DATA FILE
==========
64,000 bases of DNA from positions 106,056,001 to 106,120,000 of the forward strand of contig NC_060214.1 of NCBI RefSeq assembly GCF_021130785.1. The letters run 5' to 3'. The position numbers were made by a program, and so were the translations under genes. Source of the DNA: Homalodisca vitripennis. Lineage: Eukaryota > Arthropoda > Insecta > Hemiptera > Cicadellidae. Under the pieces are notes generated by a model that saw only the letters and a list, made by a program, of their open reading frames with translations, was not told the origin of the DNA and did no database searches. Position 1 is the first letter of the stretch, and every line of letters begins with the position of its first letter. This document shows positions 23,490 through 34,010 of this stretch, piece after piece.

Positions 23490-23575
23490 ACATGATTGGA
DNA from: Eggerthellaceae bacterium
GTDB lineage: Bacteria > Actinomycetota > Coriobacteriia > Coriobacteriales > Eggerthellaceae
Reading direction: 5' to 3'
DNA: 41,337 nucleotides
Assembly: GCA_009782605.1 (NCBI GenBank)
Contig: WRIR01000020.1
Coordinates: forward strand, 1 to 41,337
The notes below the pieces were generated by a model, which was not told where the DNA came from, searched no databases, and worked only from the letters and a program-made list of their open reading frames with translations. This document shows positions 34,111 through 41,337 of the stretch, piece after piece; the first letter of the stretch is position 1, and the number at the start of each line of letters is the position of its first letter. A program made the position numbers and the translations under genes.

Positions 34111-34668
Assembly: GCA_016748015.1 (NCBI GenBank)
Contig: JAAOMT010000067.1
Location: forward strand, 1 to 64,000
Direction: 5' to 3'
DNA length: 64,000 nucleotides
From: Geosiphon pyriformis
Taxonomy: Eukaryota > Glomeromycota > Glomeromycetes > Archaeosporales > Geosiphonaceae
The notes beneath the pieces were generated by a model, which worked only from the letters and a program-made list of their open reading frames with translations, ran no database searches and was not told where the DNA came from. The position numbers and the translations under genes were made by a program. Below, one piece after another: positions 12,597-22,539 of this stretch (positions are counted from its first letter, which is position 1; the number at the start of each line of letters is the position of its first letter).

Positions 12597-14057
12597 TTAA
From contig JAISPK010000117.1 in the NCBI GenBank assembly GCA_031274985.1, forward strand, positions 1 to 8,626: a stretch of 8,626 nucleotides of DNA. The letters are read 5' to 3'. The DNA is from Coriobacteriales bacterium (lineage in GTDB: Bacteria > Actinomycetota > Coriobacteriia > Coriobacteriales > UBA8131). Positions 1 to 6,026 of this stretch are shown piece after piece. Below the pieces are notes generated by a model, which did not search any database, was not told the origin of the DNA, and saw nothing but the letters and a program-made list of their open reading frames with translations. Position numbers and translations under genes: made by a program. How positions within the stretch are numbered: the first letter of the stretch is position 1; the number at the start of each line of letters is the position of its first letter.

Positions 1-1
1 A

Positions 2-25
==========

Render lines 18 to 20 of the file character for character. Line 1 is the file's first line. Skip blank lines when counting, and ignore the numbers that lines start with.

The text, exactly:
From: Geosiphon pyriformis
Taxonomy: Eukaryota > Glomeromycota > Glomeromycetes > Archaeosporales > Geosiphonaceae
The notes beneath the pieces were generated by a model, which worked only from the letters and a program-made list of their open reading frames with translations, ran no database searches and was not told where the DNA came from. The position numbers and the translations under genes were made by a program. Below, one piece after another: positions 12,597-22,539 of this stretch (positions are counted from its first letter, which is position 1; the number at the start of each line of letters is the position of its first letter).